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Kidney Week

Abstract: SA-PO295

Use of Guideline-Recommended Medication Therapy in a High-Risk CKD Population in the Kidney CHAMP Trial

Session Information

Category: Pharmacology (PharmacoKinetics, -Dynamics, -Genomics)

  • 2000 Pharmacology (PharmacoKinetics, -Dynamics, -Genomics)

Authors

  • Weltman, Melanie R., UPMC, Pittsburgh, Pennsylvania, United States
  • Han, Zhuoheng, University of Pittsburgh Renal-Electrolyte Division, Pittsburgh, Pennsylvania, United States
  • Alghwiri, Alaa A., University of Pittsburgh Renal-Electrolyte Division, Pittsburgh, Pennsylvania, United States
  • Yabes, Jonathan, University of Pittsburgh Department of Medicine, Pittsburgh, Pennsylvania, United States
  • Lavenburg, Linda-Marie Ustaris, UPMC, Pittsburgh, Pennsylvania, United States
  • Nolin, Thomas D., University of Pittsburgh School of Pharmacy, Pittsburgh, Pennsylvania, United States
  • Jhamb, Manisha, UPMC, Pittsburgh, Pennsylvania, United States
Background

Use of guideline-recommended medication therapy to improve kidney and cardiovascular outcomes in patients with chronic kidney disease (CKD) is suboptimal. Kidney CHAMP is a pragmatic randomized controlled trial evaluating the effectiveness of a population health management (PHM) approach to improve CKD care. The intervention leveraged electronic health records to identify patients with CKD at high risk of progression and communicate recommendations from a nephrologist-led e-consult and pharmacist-led medication review to primary care providers (PCP) randomized to the intervention group. We compared the use of guideline-recommended medication therapy in patients in the intervention group vs patients receiving usual care per their PCP.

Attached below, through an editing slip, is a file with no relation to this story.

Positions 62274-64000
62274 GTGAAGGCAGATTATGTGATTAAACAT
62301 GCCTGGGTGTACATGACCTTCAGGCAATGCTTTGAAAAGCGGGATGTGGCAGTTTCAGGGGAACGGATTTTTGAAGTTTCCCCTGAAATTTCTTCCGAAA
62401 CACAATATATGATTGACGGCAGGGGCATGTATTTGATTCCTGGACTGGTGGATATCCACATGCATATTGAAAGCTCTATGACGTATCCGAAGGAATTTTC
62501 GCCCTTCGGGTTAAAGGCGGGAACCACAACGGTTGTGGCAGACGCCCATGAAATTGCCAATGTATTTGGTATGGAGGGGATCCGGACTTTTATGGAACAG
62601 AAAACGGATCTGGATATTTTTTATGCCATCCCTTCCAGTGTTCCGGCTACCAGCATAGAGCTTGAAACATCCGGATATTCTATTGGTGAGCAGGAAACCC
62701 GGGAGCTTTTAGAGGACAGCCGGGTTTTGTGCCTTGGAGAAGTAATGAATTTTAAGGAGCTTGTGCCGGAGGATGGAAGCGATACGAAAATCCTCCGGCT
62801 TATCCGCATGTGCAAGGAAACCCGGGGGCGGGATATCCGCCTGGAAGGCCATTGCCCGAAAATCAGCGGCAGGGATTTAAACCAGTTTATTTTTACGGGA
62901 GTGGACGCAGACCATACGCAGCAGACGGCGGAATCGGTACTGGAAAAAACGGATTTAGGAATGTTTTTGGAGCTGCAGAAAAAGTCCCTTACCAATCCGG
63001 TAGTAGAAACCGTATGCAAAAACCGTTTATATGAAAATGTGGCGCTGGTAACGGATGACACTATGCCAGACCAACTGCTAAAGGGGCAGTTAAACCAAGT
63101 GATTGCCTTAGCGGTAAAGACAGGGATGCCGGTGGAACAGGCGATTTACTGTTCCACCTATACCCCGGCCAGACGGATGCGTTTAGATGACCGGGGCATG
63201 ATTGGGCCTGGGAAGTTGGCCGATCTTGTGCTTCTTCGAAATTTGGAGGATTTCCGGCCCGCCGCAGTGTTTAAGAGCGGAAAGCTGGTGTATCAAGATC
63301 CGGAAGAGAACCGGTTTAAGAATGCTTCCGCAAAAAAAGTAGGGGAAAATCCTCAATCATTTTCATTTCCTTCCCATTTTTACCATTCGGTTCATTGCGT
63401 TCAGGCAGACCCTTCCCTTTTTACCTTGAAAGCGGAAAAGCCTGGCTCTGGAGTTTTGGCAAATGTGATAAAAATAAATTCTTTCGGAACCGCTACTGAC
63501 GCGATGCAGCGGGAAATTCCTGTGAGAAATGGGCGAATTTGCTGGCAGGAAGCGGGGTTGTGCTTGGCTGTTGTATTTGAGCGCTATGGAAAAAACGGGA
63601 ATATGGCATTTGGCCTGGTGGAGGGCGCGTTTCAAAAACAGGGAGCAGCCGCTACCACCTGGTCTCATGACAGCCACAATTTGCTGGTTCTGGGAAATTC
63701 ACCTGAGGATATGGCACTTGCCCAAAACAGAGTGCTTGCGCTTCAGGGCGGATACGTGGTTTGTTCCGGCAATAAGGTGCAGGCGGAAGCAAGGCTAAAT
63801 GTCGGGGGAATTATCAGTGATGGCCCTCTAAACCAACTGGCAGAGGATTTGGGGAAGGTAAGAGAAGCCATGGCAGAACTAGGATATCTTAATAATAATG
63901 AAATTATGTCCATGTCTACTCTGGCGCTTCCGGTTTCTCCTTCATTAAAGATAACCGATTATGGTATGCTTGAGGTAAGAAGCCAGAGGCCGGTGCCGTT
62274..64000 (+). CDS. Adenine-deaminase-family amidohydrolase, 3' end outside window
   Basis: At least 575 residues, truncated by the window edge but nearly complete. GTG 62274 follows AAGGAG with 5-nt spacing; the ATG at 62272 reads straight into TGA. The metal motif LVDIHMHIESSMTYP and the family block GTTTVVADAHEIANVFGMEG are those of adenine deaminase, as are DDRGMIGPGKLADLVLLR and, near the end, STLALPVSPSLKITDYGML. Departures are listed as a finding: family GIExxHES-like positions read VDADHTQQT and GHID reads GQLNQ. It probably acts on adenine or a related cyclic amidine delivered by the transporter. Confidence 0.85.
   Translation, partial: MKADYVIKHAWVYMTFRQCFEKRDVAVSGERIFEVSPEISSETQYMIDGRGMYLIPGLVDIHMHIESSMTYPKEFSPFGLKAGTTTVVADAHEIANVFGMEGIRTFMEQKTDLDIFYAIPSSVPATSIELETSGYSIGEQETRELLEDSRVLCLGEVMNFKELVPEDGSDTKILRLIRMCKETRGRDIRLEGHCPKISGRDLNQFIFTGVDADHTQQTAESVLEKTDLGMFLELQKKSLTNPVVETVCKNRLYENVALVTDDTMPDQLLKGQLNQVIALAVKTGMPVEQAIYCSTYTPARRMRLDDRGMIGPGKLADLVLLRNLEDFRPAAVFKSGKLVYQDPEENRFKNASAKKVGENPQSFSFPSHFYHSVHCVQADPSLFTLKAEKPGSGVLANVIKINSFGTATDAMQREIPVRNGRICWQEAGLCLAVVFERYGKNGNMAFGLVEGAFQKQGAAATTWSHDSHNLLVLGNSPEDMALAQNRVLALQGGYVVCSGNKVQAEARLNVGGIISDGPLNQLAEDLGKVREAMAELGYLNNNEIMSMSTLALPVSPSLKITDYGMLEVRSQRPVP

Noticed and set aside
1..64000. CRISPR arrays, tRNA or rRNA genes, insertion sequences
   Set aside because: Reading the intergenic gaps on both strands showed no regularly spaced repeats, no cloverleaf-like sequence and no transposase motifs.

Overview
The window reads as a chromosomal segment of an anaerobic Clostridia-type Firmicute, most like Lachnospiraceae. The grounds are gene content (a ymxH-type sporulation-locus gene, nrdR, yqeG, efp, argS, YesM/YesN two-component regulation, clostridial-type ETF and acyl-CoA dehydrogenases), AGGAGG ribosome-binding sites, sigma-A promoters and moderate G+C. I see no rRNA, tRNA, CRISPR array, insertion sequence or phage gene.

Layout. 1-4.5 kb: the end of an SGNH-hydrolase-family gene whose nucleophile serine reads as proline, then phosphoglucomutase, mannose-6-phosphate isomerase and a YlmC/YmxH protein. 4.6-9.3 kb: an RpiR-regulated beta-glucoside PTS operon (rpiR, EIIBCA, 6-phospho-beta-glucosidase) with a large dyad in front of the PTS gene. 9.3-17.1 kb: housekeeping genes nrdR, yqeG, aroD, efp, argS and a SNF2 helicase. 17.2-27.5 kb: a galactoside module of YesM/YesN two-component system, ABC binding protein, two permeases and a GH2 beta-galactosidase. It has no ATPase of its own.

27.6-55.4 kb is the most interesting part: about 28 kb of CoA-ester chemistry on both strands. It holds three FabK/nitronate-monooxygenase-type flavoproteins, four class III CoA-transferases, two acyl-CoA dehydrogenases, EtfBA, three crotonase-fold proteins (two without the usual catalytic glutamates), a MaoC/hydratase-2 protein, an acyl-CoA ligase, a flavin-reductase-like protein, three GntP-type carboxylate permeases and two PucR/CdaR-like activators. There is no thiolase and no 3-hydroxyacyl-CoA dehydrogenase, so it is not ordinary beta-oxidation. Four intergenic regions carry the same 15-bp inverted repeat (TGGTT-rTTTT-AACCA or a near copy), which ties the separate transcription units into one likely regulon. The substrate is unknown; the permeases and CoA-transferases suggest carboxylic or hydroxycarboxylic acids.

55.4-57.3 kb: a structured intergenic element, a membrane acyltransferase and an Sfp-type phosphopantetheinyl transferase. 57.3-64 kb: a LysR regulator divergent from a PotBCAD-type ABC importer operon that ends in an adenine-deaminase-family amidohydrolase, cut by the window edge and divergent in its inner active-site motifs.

Methods

Eligible patients were 18-85 years with high-risk CKD and not followed by a nephrologist. Guideline-recommended medication therapy included use of ACE inhibitor (ACEi) or angiotensin II receptor blocker (ARB) if baseline urine albumin-to-creatinine ratio (UACR) ≥ 300 mg/g, moderate or high intensity statin if baseline age ≤ 75 years, and SGLT2 inhibitor (SGLT2i) and/or GLP1 receptor agonist (GLP1RA). Changes in medication use between groups were tested using logistic regression via generalized estimating equations.

Results

Among 1596 patients enrolled, 58% were females, the mean age was 74 years, mean eGFR 37 mL/min/1.73m2, and mean UACR 410 mg/g at baseline. Comorbidities included hypertension (95%), diabetes (64%), and cardiovascular disease (78%). Over a median 18 month study period, ACEi/ARB use changed from 49% to 43% (p=0.10) vs 51% to 40% (p=0.005), statin use changed from 52% to 55% (p=0.55) vs 54% to 50% (p=0.25), and SGLT2i and/or GLP1RA use changed from 9% to 20% (p<0.001) vs 5% to 13% (p<0.001) in the intervention vs usual care groups, respectively. There was no between group difference in the change in ACEi/ARB (p=0.46), statin (p=0.12), or SGLT2i and/or GLP1RA (p=0.80) use.

Conclusion

A PHM approach did not improve use of guideline-recommended medication therapy in patients with high-risk CKD compared to usual care. This research supports a need to address barriers in the primary care setting, including therapeutic inertia and access to clear practice guidelines, and efforts to improve the delivery of CKD care.

Funding

  • NIDDK Support